Phase Ib study evaluated satri-cel in patients with advanced gastric/gastroesophageal cancer or pancreatic cancer who had progressed on or were intolerant of prior systemic therapy.
CARsgen Therapeutics Holdings Limited, an organization working with chimeric antigen receptor (CAR) T-cell therapies for the treatment of hematologic malignancies and solid tumors, provided an update on its study of satri-cel (satricabtagene autoleucel, CT041) at the 2024 American Society of Clinical Oncology Gastrointestinal Cancers Symposium (ASCO GI). The data includes the results of a trial on the dose escalation results of satri-cell for patients suffering from gastric/gastroesophageal (GC/GEJ) or pancreatic cancer (PC).1
"The treatment options for advanced GC/GEJ or PC patients are limited. The data we presented at the 2024 ASCO GI of the Phase 1b ELIMYN18.2 study demonstrated encouraging safety and efficacy profile of satri-cel (CT041), a first-in-class CAR T-cell against Claudin18.2. We will continue to drive the global clinical development of satri-cel and look forward to sharing more data updates on satri-cel in the future," said Raffaele Baffa, MD, PhD, chief medical officer, CARsgen Therapeutics, in a company press release.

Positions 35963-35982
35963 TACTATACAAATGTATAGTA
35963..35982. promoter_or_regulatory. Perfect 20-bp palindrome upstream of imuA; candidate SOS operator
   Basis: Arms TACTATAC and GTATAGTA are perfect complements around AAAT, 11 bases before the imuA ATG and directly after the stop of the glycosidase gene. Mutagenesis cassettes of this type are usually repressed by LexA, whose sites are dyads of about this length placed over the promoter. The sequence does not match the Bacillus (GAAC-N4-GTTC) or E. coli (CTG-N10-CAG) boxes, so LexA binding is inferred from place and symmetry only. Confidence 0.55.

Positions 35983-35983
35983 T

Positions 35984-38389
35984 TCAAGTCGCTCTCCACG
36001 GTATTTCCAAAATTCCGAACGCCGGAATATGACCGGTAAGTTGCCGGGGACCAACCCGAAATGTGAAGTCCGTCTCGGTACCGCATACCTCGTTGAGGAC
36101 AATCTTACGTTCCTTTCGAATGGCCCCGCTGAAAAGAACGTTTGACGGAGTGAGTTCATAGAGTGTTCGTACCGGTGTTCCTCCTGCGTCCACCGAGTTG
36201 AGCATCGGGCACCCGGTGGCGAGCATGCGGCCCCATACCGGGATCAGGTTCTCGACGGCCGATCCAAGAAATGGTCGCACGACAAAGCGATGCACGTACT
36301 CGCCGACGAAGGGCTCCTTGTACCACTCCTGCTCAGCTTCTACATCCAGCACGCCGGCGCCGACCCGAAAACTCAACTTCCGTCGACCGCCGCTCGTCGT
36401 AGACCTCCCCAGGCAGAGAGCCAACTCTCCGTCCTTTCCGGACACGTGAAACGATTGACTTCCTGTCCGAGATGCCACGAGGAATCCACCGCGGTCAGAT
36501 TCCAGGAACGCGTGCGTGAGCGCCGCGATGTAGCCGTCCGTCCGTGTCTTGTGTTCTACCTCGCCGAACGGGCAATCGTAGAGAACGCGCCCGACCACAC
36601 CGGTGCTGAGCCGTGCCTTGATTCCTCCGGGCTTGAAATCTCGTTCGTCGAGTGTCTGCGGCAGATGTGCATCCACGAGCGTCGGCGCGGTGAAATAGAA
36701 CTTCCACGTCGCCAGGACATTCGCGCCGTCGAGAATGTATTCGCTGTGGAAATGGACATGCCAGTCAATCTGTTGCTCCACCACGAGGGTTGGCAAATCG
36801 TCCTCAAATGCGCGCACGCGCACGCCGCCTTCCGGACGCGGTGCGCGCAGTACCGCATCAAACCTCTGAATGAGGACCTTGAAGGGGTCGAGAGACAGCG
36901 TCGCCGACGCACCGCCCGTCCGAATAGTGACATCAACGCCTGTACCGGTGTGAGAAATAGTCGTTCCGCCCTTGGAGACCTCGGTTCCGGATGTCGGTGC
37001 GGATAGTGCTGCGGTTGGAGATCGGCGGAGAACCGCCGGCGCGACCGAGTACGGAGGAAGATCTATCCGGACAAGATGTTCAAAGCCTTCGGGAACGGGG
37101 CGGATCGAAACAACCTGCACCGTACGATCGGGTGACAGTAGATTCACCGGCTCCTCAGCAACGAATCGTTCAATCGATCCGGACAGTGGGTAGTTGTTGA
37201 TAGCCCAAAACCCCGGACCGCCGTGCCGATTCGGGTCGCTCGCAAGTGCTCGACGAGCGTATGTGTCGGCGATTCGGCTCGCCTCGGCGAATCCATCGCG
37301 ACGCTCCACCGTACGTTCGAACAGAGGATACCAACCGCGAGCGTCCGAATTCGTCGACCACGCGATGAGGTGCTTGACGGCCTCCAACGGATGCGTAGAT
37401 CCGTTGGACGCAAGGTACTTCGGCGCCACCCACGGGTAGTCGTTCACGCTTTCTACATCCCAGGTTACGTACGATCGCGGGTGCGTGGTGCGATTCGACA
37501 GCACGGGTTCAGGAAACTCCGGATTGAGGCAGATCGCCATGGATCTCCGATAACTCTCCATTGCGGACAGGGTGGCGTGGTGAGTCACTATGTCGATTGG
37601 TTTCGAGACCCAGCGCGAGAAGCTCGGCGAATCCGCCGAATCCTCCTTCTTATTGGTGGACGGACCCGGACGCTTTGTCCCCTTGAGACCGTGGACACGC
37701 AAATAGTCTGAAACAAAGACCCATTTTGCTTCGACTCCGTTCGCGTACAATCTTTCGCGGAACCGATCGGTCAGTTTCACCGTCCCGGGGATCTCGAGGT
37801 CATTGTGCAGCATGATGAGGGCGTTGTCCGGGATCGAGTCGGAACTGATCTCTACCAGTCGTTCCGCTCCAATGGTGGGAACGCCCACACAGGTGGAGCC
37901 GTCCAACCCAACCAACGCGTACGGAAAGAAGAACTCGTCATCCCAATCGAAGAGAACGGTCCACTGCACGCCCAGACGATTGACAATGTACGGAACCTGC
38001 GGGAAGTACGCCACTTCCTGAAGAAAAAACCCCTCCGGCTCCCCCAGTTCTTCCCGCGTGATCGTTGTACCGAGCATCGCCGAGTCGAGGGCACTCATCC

Evaluating the safety of and efficacy of satri-cel in patients with advanced GC/GEJ or PC who had progressed or were intolerant of prior systemic therapy, the Phase Ib study utilized a modified 3+3 dose escalation/de-escalation with five dose levels (DLs). DL3 (600×106 cells) was selected as the recommended phase 2 dose (RP2D), and Phase 2 enrollment is currently underway.1
Over the course of the study, 19 patients were treated across three DLs. The safety profile was encouraging, with no severe adverse events reported.
In December of 2023, BioSpace reported that FDA placed a clinical hold on three of CARsgen’s CAR T-cell candidates, including CT041, resulting from an inspection of the company’s manufacturing facility in Durham, North Carolina. Facing setbacks in in its CAR-T product advancements, the company expressed commitment to collaborating with FDA to address findings and ensure the progress and quality of clinical trials.2
“The FDA's feedback did not pertain to process issues. This provides the company with clear areas of observation, helping us improve in a more targeted manner. We are confident that it will be completed soon and will provide the rectification plan to the FDA as soon as possible, maintain follow-up communication and implement rectifications,” said a company spokesperson in a statement to BioSpace.